Modernization Of Objective-Spatial Environment Of Regional Ethnography Museums
This article studies the role of regional ethnography museums in villages of one ethnic minority of Ural, Nagaybaks, having their own long history and unique culture. Village museums of folk history, founded in the 80s of the previous century, preserve the collective memory of nations. However, recently museums have been losing their popularity, especially among youngsters. Co-operation with the university has enabled not only to reveal causes of this trend, but find solutions of this problem. The research has been carried out by teachers and students and comprises a few stages. The first step involves surveying visitors and museum staff. Modernization of objective-spatial museum environment has become the key factor in solving the problem, which has started with revising the number of exhibits and digitizing the most valuable ones. The second stage has resulted with the recommendations, concerning the reforming of the majority of exhibition space. Incorporating as part of display some digital installations and virtual expositions has given museums more dynamics and attraction. The studies have been concluded with methodological recommendations for revitalization of village museums of local history, which account for the specific functioning features of small museums of ethnic minorities, as well as values of visitors, most of whom are donors of exhibits and descendants of national heroes. As a result of research, students, performing the project tasks, have acquainted with the little known original culture of Nagaybaks, expanded their awareness of their country and become involved in the collective memory of these people.
Keywords: MuseumsNagaybakscollective memorydigital art
Regional historical and cultural memory – is an important factor of preserving the cultural identity of small ethnic communities in Russia, and museums of regional ethnography – represent a vital condition for preservation, reproduction and transfer of this memory to younger generations at every level of Russian society.
«An eternal crossroad of nations» is the name often applied to Ural. Several ethnicities and nations inhabit this land. Recent decades have not yielded the examples of minorities, seeking to use their constitutional right to secede or alter the boundaries, established during the Soviet period. The great majority of communities insist on the completion of other clauses of the Declaration on the rights of national or ethnic minorities, above all, concerning the preservation of national or ethnic distinctness and creating conditions for its development.
The organization issues, regarding the activities of regional museums, which remain the critical factor for protecting the wealth and diversity of culture and history of Russian ethnical minorities, as well as opposing the modern trends such as globalization and standardization, continue to be in the focus of discussions and publications (Imennova, 2011; Kalabikova, 2013; Dubov, 2000; Pavlova & Pechnikov, 2016; Poidina, 2017).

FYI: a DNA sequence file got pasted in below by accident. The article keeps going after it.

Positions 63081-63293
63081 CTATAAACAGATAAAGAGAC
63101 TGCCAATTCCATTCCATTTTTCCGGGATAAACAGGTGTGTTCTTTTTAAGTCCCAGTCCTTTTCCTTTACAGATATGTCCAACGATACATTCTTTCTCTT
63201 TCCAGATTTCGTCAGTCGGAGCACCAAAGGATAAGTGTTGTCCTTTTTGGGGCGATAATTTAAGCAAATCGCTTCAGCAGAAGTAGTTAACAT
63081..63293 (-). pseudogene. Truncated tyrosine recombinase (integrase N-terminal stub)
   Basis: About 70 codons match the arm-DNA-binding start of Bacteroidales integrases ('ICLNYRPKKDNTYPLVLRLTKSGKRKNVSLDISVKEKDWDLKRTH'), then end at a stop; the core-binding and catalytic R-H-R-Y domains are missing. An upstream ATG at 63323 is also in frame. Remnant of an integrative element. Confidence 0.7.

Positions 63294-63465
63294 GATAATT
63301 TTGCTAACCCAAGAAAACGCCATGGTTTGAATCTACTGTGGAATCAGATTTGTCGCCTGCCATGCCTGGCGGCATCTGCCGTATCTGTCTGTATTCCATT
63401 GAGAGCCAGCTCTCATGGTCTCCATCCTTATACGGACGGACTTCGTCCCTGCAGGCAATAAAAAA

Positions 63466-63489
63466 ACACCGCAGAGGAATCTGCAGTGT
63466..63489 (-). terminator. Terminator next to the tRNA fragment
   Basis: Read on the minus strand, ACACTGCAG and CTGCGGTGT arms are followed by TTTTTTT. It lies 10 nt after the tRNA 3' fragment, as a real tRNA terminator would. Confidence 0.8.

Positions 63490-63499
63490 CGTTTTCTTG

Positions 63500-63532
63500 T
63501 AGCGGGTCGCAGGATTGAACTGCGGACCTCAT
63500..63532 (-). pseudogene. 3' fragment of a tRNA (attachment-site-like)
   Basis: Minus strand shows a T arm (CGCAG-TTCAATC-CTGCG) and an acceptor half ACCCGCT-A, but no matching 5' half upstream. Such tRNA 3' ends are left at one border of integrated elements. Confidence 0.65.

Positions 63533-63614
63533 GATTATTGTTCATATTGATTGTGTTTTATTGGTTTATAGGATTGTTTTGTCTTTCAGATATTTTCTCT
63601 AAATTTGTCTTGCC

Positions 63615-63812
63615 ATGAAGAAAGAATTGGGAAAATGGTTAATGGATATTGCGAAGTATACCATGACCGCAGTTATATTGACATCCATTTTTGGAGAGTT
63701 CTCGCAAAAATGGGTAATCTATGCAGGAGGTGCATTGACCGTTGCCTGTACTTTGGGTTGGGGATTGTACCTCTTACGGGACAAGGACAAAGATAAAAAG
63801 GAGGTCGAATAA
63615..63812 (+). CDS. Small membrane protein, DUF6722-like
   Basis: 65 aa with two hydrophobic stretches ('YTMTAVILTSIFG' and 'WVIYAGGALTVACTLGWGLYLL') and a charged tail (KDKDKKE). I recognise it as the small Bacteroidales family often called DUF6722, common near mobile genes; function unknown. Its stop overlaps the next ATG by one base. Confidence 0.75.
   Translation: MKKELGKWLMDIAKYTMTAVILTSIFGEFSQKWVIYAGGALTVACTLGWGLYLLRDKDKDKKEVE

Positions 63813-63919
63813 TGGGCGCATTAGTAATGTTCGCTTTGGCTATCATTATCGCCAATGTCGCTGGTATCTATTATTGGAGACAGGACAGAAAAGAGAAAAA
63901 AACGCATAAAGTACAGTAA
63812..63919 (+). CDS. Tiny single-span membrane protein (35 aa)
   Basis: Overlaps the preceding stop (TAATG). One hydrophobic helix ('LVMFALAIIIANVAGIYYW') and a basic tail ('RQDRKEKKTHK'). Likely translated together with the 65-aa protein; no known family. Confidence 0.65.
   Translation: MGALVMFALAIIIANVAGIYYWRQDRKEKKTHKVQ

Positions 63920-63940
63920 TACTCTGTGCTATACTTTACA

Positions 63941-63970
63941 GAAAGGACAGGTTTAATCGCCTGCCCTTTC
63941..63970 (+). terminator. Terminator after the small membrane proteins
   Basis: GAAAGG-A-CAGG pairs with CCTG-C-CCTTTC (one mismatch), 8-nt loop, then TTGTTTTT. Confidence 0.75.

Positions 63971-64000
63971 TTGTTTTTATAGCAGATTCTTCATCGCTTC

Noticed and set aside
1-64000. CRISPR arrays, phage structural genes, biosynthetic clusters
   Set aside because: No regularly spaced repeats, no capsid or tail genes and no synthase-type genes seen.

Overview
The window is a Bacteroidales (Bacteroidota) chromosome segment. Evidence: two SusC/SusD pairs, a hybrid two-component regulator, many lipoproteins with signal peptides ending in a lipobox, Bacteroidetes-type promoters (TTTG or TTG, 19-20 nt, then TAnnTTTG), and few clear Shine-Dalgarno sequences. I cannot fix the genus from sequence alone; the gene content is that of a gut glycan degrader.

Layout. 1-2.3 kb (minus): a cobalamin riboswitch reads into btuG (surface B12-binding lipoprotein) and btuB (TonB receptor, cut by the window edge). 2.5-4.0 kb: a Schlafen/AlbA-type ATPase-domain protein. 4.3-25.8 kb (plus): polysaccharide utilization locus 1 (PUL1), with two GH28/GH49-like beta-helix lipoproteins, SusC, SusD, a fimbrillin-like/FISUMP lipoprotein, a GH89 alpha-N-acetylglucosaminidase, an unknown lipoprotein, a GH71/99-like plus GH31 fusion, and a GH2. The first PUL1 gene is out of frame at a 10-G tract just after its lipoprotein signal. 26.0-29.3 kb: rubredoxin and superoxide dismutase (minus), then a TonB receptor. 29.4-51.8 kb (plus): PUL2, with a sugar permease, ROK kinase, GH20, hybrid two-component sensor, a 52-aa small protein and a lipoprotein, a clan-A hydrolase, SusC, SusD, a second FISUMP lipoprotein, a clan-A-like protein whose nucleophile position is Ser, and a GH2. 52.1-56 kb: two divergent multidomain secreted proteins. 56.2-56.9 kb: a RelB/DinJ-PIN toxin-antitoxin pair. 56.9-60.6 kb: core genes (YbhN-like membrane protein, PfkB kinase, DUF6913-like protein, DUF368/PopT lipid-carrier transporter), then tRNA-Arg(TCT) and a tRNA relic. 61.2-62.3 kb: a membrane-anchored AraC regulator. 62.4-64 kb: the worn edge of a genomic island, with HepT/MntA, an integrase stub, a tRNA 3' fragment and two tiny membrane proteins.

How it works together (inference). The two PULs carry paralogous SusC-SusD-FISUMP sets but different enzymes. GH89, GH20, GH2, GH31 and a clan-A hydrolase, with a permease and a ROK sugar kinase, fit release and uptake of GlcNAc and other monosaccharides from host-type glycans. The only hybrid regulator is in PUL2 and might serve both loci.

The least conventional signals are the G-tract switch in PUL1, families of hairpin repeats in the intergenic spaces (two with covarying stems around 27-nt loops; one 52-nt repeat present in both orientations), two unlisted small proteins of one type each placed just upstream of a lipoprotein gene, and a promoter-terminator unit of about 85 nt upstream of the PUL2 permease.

Nagaybaks, whose population at present is 8148 people, successfully coexist with larger nations of Ural. Their history presents a typical example, reflecting all the twists and turns of the Ural region, though the interest to almost half a century’s old regional ethnography museums of Nagaybaks has recently declined. The number of visitors is decreasing.
This situation has impelled museum staff to seek assistance from regional universities. This query has been answered not only by historians and regional ethnographers, but artists and designers. A complex study has revealed that there are numerous reasons for declining interest to museums.
Every group of experts works within their field. Teachers of the design department have immediately pointed that some visitors and museum staff make comments about the drawbacks of exposition, including the antiquated look and uncomfortable viewing which has been confirmed upon first visiting the museum to inspect its objective-spatial environment. It has been assumed that decrease in the number of visitors is partially caused by the loss of appeal as museums are seen as «a storage of old things».
Implementation of digital technologies in the objective-spatial environment of museums enables to refill museum rooms with visitors and to display exhibits in a new perspective. Museum staff can benefit from the opportunity to demonstrate the maximum number of artefacts, to provide more insight into the local history. Added elements of virtual exposition make museums more mobile and increasingly attractive.
Most people rarely go to museums, only outstanding treasure-houses of historical artefacts and works of art continue to attract visitors. Even though most exhibits and small museums can only be fully explored and appreciated after several lengthy visits. To encourage visitors to pay another visit can be done in a number of ways, some of them are related with information accessibility and advertisement, others – with travelling displays and renovating expositions. Our research solves the problem by searching for possible ways to revive visitors’ interest with the help of reforming the objective-spatial environment and display of museums. Renovating museums can recur continuously, as most of artefacts collect dust for years in museum storage and the question how to make them accessible remains relevant.